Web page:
It’s been about five years since the Snuggie exploded into a viral phenomenon, when its absurdly earnest infomercial for a blanket with sleeves entertained millions, spawned countless parodies, and even landed the head of Allstar Products, the private company behind the fleece robes, on Oprah.
Now, more than half a billion dollars in Snuggie sales later, Allstar has continued to introduce a bevy of other successful “As Seen on TV” products to the world and is even planning a “new and exciting” revival of the famed blanket for later this summer.
“It certainly put us on the public’s radar,” Scott Boilen, Allstar’s chief executive officer, said in an interview this month at the company’s headquarters in Hawthorne, New York, clad in a button-down and slacks, sans Snuggie. “It was the first product that really went viral, that really went mainstream like that. It was probably the first product that had the advantage of social media really peaking.”
Since 2008, Allstar, a direct-response marketing company, has sold more than 35 million Snuggies, of both the human and, yes, dog variety. The excess of $500 million in revenue is astonishing for a single product during five years, considering the annual sales of some public specialty retailers, which sell a wide array of clothing and accessories: $617 million at American Apparel and $800 million at PacSun, to name a couple. While Boilen declined to share Allstar’s annual revenue, he said “industry standard” for companies in the “As Seen on TV” business is typically at least $200 million a year.
The main wall in the lobby of Allstar’s headquarters is covered with lit-up signs surrounding a flat-screen television. Each advertises a separate item: Hot Buns, for the perfect sock bun, Forever Comfy, a portable gel cushion, and Magic Mesh, a magnetic screen-door substitute, among them. On a wall to the left is a blown-up, framed 2010 New York Times article about the Snuggie.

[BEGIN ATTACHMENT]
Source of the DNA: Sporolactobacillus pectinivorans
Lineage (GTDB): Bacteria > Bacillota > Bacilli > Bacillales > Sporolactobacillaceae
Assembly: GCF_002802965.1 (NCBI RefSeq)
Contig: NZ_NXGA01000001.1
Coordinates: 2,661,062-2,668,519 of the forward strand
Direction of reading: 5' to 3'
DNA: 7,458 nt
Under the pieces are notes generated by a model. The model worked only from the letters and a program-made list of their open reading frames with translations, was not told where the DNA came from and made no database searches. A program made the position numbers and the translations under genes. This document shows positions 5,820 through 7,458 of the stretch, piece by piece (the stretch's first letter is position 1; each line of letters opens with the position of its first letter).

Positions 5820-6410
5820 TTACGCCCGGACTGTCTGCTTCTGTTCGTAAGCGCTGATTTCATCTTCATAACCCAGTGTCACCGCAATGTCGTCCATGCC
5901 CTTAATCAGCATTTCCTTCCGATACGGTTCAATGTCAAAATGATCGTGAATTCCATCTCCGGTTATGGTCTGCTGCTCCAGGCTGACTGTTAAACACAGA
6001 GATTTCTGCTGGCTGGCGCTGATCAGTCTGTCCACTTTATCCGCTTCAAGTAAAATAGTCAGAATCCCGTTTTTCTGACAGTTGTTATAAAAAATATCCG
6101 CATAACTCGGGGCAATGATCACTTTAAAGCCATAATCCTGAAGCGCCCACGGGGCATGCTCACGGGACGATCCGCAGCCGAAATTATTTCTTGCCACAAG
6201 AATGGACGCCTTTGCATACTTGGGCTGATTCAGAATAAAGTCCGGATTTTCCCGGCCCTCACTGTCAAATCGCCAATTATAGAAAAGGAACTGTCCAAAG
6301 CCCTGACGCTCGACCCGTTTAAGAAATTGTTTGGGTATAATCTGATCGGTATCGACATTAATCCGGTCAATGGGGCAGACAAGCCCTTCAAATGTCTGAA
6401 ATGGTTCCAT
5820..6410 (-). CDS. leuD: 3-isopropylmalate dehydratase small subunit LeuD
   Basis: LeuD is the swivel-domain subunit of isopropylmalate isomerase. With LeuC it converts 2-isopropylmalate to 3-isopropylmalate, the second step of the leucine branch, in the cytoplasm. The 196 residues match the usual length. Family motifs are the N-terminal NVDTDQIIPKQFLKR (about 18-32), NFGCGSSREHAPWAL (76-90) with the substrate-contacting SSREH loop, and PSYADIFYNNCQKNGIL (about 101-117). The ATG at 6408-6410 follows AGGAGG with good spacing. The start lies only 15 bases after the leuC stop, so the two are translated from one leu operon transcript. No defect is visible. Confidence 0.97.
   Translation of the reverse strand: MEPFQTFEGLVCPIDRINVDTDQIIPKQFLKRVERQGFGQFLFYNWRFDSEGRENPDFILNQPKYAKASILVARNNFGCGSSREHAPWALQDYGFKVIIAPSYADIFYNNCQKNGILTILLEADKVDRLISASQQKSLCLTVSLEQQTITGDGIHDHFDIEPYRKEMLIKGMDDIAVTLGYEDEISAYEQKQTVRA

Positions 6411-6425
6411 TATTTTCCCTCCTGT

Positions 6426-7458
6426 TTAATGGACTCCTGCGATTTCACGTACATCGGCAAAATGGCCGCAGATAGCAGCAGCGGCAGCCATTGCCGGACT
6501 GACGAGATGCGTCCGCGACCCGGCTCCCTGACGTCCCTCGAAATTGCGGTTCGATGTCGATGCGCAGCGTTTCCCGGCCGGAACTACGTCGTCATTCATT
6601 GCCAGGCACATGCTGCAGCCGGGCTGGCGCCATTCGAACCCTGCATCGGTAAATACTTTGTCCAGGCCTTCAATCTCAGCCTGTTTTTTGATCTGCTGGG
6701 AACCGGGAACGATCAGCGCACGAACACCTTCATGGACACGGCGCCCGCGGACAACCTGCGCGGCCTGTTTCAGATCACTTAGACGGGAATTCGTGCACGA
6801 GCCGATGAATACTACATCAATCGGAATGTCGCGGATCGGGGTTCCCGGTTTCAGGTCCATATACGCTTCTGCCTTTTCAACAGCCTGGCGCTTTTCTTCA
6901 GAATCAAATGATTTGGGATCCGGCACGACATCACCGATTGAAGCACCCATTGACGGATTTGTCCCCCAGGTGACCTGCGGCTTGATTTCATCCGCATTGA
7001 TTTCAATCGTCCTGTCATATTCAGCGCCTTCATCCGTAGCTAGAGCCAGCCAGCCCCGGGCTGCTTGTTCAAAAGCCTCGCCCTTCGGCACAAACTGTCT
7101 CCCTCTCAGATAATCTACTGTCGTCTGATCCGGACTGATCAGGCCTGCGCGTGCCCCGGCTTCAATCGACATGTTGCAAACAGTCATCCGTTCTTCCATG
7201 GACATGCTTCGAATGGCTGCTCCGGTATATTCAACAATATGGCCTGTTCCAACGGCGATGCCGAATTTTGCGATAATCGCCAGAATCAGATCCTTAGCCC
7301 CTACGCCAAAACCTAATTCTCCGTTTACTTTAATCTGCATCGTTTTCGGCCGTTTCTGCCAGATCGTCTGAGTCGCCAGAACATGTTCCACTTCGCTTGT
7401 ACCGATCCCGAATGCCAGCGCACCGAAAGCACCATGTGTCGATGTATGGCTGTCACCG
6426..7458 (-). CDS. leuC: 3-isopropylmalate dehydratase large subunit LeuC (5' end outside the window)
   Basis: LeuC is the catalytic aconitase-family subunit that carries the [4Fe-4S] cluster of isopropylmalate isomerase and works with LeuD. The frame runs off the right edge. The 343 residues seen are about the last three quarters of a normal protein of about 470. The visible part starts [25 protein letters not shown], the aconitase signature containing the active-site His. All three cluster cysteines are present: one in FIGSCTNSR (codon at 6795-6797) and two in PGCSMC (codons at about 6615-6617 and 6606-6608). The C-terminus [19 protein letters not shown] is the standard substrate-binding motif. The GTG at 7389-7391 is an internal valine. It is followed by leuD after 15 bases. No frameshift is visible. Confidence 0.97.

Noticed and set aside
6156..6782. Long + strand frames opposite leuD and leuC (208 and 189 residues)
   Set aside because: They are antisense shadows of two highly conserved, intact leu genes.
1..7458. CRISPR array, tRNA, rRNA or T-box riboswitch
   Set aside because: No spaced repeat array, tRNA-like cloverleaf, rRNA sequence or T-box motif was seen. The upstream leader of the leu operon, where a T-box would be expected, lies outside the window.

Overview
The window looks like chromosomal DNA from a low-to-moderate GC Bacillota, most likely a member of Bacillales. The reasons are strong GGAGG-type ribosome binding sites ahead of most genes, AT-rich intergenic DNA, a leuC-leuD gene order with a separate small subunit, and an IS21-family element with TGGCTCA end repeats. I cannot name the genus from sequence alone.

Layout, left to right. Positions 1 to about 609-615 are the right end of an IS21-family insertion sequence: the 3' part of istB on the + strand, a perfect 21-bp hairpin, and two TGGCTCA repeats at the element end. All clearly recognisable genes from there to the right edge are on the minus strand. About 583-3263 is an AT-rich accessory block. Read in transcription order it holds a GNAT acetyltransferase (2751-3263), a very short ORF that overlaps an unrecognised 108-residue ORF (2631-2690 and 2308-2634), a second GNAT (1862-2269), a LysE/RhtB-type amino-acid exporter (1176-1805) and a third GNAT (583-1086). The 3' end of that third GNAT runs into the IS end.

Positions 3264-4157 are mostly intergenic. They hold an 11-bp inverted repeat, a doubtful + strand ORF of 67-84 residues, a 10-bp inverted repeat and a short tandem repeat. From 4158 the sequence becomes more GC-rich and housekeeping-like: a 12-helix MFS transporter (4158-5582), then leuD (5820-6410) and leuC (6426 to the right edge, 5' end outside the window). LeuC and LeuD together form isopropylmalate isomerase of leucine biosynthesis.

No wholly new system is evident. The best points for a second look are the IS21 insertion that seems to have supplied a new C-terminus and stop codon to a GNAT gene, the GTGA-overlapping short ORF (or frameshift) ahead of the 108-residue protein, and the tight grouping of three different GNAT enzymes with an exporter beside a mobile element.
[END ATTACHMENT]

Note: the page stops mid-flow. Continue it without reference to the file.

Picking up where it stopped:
Allstar, founded in 1999, finds this array of problem-solving merchandise in a variety of ways: They develop items themselves, license them from smaller companies, and also pursue some of the 5,000 to 10,000 submissions a year from individual inventors. (Boilen says the amount of submissions doubled after Snuggie’s success.) Essentially, the company searches for $30-and-under items — though $19.95 is the magic price point — and tests 5 to 10 each month on TV.
Each infomercial has a unique 1-800 number, and some web algorithms can match online orders to certain spots as well, Boilen said. If the item hits the right level of response metrics, it ends up at retailers such as Wal-Mart or Walgreens a minimum of 90 days later, which is where 95% of sales more than 100% of profits come from, since TV ultimately loses money. The medium, however, is essential for building awareness and driving customers to retail.
“We can do 1,000 focus groups for people to tell us what they’ll do, but when you actually air a TV commercial and somebody gets off the couch to go on a website or call a number and actually place an order with their credit card from a company they never heard of and wait a while to get it, that person’s definitely going to buy it at retail,” Boilen said. “If we build awareness to a certain level, we’ll sell through retail,” he said, comparing the strategy to how consumer-products giant Procter & Gamble uses TV to advertise its goods.